How did these get to be the "established treatment approaches" David?

Was it

from approaching them as "tools" to be used within a total

therapeutic package?

No Tim. The insurance companies decided to pay for it :slight_smile:

David said:

If one used just MOL, and one did not present it as an

experimental

procedure, and one did not inform the patient of the other known
treatment approaches which are considered established, the person

would

probably have a good legal case.

Interesting. David, Do you currently inform _each_ of your patients
what the current "cure" rate is for their particular "identified
problem" with the "established" therapies and what the probable
chances are for _them_ of being either partially or fully cured? What
are the current rates of mis-diagnosis? How would you know if in fact
you _did_ miss diagnosis someone? Don't these questions bother you?

Tim replied:

So .... present it as an experimental procedure and inform the

patient of

other known treatment approaches which are considered established ...

Seems pretty straight forward to me :slight_smile:

David Said:

All of the above is why I said that you are at a good point in your
career to ride the PCT pony. As a student, and as part of a

research

project, you could evaluate the therapeutic benefits of MOL

Therapy

exclusively for people who fall in certain diagnostic categories.

After

a trial of MOL Therapy one would reevaluate the patient. If no
significant gains occurred then the person could be referred for
standard treatments.

What utter BS. As I said before, we all like to eat. Why not just say
so David. The reason you deal with certain kinds of "diagnostic
categories" (don't even think of getting me started on the DSM :-))
and certain "standard treatments" is because that is _how_ you make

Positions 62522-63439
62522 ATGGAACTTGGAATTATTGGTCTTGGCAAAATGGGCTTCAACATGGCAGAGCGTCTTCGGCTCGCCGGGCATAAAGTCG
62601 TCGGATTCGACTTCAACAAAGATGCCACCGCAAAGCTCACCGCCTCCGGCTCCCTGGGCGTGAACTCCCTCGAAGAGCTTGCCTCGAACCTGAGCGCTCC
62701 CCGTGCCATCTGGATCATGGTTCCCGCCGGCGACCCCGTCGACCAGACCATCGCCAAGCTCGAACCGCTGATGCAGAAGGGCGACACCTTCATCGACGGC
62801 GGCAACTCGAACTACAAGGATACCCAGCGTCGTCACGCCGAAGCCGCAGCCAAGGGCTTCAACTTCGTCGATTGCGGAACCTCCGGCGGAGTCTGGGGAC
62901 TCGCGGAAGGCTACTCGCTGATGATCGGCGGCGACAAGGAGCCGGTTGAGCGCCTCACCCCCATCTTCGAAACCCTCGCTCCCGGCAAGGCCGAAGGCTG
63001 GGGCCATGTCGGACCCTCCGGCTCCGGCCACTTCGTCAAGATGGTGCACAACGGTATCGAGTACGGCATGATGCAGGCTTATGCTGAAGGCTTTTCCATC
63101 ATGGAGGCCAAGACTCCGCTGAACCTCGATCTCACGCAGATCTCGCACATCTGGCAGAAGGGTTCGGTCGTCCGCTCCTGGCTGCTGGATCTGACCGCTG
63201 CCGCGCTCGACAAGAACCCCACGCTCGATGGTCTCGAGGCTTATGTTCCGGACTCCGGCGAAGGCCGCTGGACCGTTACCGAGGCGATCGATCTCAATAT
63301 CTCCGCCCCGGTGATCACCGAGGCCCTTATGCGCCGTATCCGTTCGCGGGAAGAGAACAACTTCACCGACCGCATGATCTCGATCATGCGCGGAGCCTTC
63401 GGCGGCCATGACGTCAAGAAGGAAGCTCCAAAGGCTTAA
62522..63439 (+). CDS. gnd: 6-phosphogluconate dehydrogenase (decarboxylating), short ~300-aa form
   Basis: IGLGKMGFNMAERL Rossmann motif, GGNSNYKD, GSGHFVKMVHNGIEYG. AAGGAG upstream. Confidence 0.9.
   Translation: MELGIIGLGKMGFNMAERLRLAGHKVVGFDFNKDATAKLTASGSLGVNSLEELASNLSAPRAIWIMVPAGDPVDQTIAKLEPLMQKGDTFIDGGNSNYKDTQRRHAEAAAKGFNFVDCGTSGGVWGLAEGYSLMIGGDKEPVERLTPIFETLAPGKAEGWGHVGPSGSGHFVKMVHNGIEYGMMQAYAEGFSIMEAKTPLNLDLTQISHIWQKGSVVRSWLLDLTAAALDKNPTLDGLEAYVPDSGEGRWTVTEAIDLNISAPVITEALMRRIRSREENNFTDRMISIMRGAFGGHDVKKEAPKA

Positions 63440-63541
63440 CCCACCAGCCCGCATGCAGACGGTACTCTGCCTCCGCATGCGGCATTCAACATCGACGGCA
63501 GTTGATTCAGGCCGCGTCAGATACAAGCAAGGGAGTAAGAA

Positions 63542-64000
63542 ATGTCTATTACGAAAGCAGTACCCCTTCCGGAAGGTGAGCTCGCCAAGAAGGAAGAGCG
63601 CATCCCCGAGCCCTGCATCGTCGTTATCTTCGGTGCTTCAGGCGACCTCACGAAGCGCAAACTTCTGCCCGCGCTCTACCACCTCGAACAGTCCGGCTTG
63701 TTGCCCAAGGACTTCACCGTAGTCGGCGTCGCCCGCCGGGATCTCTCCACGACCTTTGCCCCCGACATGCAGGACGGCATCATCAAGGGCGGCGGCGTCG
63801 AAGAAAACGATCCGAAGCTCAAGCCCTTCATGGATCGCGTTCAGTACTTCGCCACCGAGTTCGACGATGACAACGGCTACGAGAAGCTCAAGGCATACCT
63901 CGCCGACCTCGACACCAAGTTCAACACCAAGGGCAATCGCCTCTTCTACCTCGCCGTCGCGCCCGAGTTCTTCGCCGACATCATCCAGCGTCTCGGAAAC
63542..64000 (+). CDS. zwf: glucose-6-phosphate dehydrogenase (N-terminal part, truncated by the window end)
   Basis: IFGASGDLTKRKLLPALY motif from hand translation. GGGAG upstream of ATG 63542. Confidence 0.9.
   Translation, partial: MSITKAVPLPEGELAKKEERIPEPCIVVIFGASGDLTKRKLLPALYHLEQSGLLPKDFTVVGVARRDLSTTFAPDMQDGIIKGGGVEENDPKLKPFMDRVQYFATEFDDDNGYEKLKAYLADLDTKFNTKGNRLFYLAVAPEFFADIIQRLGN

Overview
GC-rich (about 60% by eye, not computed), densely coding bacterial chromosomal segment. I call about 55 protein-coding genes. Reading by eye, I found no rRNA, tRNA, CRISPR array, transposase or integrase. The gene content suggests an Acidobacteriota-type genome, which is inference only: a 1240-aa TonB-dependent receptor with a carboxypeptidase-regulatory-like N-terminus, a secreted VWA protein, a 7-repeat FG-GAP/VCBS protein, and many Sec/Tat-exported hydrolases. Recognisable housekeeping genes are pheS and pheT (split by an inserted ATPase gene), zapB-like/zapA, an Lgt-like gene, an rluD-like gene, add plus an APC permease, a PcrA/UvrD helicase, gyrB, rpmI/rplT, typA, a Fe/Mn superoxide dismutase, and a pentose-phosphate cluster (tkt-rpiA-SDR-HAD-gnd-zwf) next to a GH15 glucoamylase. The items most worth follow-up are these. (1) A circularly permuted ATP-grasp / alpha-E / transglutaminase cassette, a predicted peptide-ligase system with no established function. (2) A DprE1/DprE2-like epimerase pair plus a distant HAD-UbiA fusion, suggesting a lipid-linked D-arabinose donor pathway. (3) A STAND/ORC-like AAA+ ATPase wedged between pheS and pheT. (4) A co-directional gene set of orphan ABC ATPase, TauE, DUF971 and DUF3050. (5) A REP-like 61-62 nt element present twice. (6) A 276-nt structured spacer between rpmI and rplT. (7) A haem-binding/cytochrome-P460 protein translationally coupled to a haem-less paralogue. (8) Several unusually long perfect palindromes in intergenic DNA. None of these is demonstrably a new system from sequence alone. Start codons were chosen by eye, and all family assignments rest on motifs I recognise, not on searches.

your _living_. It is certainly _not_ based on the _fact_ that these
"diagnostic categories" _exist_. It is not based on the _fact_ of
_known_ "cure" rates. It is all based on BS. Top to bottom.

Tim replied:

If I can possibly get an opportunity to do this at all, I'll be going

for
.it without a doubt. And if it doesn't happen while I'm on the course,
it

*will* happend once I graduate.

I bet it will.

David said:

Seligman, the current present of the American Psychological
Association, has edited a book called effective therapies. By

looking

at this book, you could get a sense of what is considered to be

the

established treatment approaches for a wide variety of problems.

Who made him god? . What specifcally makes _him_ rather then say Bill
Powers or Rick Marken (Nice ring to it. President Marken :-))
_qualified_ to designate treatments for conditions no one really knows
exists. Did the APA members vote on these treatments? What was the
criteria for submitting a "treatment"? How many successful treatments
does it take to get listed?

Tim replied:
I have a couple of books that give a run down on different therapies.
My
opinion is, is that they're all making guesses at what works (some are
guessing better than others) because they don't have a plausible model
of
how humans are put together to base their "stories" on.
But this is starting to go over old ground. You and Dick both have
much
more experience at this than I, so for the time being I'm bowing out.
I'll
defer to your experience from time in the trenches.
Thanks for your patience
Tim

_Very_ tactful Tim.:slight_smile:

Marc

[From Tim Carey (980206.0620)]

>From [Marc Abrams (980204.1145)]

Fellas, Hope ya don't mind but I'm gonna jump into this one :slight_smile:

Hi Marc,

Thanks for your post ....

I think its simply a matter of keeping ones job. If you do not do what